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Poor computer security practices used in DNA sequencing tools

Staff Writer |
A new study from University of Washington (UW) researchers finds evidence of poor computer security practices used in DNA sequencing tools.

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By analyzing the security hygiene of common, open-source DNA processing programs, researchers at the University of Washington (UW) confirmed that known security gaps could allow unauthorized parties to gain control of computer systems, potentially giving them access to personal information or even the ability to manipulate DNA results.

DNA is a system that encodes information in sequences of nucleotides. Rapid improvement in DNA sequencing has sparked a proliferation of medical and genetic tests that promise to reveal everything from one's ancestry to fitness levels to microorganisms that live in one's gut.

However, some open-source software programs used to analyze DNA sequencing data were written in unsafe languages known to be vulnerable to attacks, in part because they were first crafted by small research groups who likely weren't expecting much adversarial pressure.

But as the cost of DNA sequencing has plummeted over the last decade, open-source programs have been adopted more widely in medical- and consumer-focused applications.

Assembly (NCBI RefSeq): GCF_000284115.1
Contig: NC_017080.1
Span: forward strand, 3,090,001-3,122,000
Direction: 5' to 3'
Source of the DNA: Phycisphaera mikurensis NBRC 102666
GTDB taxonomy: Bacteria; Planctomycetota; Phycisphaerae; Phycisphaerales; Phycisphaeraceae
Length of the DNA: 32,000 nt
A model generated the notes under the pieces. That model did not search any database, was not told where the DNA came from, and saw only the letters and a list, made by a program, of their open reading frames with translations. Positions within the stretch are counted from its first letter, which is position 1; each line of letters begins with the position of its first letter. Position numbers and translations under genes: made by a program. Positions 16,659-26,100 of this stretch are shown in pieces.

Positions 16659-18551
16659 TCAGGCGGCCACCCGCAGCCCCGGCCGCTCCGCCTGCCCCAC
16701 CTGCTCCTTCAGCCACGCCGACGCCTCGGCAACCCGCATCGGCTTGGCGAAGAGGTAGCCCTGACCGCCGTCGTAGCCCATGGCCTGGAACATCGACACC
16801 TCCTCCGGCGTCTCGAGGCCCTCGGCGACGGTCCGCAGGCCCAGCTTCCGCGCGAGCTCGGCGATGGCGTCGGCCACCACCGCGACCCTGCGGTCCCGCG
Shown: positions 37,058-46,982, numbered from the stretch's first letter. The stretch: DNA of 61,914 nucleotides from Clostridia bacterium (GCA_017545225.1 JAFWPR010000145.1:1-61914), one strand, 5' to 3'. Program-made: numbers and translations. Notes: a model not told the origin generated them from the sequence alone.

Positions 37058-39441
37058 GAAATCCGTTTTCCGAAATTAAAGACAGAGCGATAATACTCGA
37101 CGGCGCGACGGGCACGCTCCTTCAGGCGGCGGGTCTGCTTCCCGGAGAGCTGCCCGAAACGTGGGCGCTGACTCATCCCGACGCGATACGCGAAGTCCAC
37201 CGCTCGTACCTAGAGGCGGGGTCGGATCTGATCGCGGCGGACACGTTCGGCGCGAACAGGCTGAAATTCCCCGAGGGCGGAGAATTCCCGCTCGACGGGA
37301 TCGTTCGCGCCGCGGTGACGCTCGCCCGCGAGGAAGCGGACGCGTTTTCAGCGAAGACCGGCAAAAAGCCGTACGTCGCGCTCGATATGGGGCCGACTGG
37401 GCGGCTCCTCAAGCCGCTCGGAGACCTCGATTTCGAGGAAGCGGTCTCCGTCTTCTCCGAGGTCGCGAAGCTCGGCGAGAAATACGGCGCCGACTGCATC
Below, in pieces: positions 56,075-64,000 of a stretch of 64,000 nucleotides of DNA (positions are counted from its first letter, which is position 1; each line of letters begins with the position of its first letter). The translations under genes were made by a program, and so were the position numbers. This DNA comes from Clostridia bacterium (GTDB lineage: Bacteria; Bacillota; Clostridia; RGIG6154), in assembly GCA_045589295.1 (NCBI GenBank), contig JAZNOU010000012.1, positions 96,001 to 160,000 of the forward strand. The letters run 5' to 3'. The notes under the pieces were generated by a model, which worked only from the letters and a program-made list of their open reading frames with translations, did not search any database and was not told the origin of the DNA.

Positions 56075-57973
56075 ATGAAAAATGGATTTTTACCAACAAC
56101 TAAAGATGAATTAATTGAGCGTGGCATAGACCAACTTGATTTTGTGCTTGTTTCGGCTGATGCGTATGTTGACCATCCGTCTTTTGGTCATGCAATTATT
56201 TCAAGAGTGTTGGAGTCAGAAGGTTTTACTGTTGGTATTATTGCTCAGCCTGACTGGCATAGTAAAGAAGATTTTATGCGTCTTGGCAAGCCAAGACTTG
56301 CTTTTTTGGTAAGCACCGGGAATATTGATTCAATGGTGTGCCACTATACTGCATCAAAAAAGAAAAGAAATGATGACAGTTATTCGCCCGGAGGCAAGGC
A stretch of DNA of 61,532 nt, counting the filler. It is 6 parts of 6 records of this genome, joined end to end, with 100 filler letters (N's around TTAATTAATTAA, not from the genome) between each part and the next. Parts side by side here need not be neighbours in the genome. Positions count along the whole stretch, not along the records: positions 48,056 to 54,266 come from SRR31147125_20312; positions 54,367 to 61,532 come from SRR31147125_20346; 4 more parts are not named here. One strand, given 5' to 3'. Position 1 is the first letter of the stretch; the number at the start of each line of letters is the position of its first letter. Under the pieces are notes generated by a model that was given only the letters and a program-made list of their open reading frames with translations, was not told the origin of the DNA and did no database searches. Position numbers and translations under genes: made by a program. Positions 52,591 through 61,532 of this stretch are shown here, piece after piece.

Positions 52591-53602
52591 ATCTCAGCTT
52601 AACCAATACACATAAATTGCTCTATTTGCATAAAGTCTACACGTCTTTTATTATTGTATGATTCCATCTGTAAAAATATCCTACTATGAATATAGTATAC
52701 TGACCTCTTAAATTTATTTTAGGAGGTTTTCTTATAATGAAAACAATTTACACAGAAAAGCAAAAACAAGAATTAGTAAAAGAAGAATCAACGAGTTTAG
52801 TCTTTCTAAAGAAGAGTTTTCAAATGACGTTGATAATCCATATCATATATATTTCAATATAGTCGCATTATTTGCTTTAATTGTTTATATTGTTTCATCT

The findings by researchers at the UW Security and Privacy Research Lab and UW Molecular Information Systems Lab will be presented August 17 in Vancouver, B.C., Canada, at the 26th USENIX Security Symposium.

In the study, according to a UW news release this week, the researchers also demonstrated for the first time that it is possible to compromise a computer system with a malicious computer code stored in synthetic DNA.

Through trial and error, the team found a way to include executable code, similar to computer worms that occasionally wreak havoc on the internet, in synthetic DNA strands.

When that DNA is analyzed, the code can become executable malware that attacks the computer system running the software, gaining control of the computer and potentially allowing the adversary to look at personal information, alter test results or even peer into a company's intellectual property.

Recommendations from the researchers to address vulnerabilities in the DNA sequencing pipeline include: following best practices for secure software, incorporating adversarial thinking when setting up processes, monitoring who has control of the physical DNA samples, verifying sources of DNA samples before they are processed and developing ways to detect malicious executable code in DNA.

Meanwhile, researchers at the UW Molecular Information Systems Lab, or MISL, are working to create next-generation archival storage systems by encoding digital data in strands of synthetic DNA.

Although their system relies on DNA sequencing, it does not suffer from the security vulnerabilities identified in the new research, in part because the MISL team has anticipated those issues and because their system doesn't rely on typical bioinformatics tools.


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